Bonick was indicted on two counts: 1) attempting to entice a minor to engage in criminal sexual activity, in violation of 18 U.S.C. § 2422(b); and 2) possession of child pornography, in violation of 18 U.S.C. § 2252A(a)(5)(B) and 2252A(b). His trial counsel and the Government attempted to negotiate a plea, but were ultimately unable to come to an agreement, apparently due to the Government's insistence that Bonick admit to facts beyond those alleged in the indictment. At trial, the Government introduced as evidence the chat logs from the undercover officer, pornographic images found on Bonick's computer, evidence of Bonick's internet use and online communications with other minors, and Bonick's own admissions to the officer interviewing him during the execution of the search warrant. Bonick presented no evidence, and the jury returned a guilty verdict on both counts after deliberating for approximately 90 minutes.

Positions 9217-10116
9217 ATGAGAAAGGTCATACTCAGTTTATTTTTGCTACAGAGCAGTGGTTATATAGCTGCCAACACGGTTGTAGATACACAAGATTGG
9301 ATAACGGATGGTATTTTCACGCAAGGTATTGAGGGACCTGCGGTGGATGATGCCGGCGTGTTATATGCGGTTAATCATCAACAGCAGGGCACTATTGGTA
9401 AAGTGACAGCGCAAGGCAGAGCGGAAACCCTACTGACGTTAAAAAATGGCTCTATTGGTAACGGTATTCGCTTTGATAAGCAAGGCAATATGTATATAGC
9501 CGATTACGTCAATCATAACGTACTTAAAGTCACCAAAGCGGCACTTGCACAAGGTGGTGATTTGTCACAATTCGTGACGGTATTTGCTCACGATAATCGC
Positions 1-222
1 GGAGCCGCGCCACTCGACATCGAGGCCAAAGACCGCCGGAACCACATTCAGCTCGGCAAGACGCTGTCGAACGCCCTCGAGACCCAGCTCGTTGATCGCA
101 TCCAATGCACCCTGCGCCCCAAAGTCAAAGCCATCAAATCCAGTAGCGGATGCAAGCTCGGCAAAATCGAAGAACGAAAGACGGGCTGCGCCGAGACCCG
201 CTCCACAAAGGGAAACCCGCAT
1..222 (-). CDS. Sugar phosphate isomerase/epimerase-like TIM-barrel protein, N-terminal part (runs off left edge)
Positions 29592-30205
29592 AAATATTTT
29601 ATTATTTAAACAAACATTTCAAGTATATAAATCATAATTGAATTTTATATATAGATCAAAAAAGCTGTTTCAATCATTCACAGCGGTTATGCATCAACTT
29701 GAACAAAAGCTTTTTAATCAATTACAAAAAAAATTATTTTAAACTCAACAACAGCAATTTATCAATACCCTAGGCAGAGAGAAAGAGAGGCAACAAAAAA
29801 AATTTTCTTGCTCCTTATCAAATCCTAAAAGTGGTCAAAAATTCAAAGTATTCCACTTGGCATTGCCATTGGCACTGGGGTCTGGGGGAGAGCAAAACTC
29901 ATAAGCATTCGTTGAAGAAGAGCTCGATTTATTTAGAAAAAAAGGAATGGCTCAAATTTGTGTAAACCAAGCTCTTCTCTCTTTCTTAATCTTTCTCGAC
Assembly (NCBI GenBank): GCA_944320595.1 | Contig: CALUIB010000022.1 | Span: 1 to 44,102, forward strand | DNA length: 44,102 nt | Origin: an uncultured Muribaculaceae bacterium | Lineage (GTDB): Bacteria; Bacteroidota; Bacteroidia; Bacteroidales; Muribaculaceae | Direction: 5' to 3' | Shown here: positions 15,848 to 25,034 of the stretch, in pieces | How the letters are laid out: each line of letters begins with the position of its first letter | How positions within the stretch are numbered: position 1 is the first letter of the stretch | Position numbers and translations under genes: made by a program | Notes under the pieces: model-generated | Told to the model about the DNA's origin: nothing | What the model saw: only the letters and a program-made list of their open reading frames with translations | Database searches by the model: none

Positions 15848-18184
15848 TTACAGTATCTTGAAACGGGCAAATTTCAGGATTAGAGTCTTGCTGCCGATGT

In preparing the Presentence Report, the probation officer calculated Bonick's offense level on Count One (attempted enticement of a minor) as 30 1 and his offense level on Count Two (possession of child pornography) as 39.2 At the sentencing hearing the court largely adopted the guideline calculations in the Presentence Report, with two exceptions. First, at the Government's urging and over Bonick's objection, the court raised the total offense level on Count One from 30 to 41 based on uncharged relevant conduct—specifically that Bonick met and engaged in sex with a minor in Tennessee. Second, the court sustained Bonick's objection to the two-level prepubescent image enhancement, finding that it was too vague. Although the court sustained these objections to the Presentence Report, Bonick's range under the Guidelines remained the same. The Government now points out that the district court appears to have subtracted the two levels from the total offense level on Count One rather than Count Two, ultimately benefiting Bonick. Since no objection was raised to this error at sentencing or by the parties on appeal, we decline to address it.